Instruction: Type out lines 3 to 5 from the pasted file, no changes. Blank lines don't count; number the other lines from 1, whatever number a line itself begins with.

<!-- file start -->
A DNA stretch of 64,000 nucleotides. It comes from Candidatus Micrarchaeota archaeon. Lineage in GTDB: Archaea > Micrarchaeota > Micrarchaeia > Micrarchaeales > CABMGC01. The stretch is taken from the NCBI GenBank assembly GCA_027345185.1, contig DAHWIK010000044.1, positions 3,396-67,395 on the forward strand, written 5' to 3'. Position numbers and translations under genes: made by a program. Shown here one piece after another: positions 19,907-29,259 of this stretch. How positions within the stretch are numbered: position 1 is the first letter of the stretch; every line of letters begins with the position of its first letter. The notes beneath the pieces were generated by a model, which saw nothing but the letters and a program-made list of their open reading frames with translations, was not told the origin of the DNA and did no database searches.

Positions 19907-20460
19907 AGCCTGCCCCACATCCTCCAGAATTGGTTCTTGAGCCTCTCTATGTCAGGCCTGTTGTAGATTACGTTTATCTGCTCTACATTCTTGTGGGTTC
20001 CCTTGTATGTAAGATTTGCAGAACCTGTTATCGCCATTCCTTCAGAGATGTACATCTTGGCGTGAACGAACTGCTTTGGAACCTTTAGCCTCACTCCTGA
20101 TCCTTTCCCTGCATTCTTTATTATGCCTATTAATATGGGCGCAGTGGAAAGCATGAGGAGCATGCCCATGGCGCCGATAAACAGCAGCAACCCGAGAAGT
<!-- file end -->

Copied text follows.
19907 AGCCTGCCCCACATCCTCCAGAATTGGTTCTTGAGCCTCTCTATGTCAGGCCTGTTGTAGATTACGTTTATCTGCTCTACATTCTTGTGGGTTC
20001 CCTTGTATGTAAGATTTGCAGAACCTGTTATCGCCATTCCTTCAGAGATGTACATCTTGGCGTGAACGAACTGCTTTGGAACCTTTAGCCTCACTCCTGA
20101 TCCTTTCCCTGCATTCTTTATTATGCCTATTAATATGGGCGCAGTGGAAAGCATGAGGAGCATGCCCATGGCGCCGATAAACAGCAGCAACCCGAGAAGT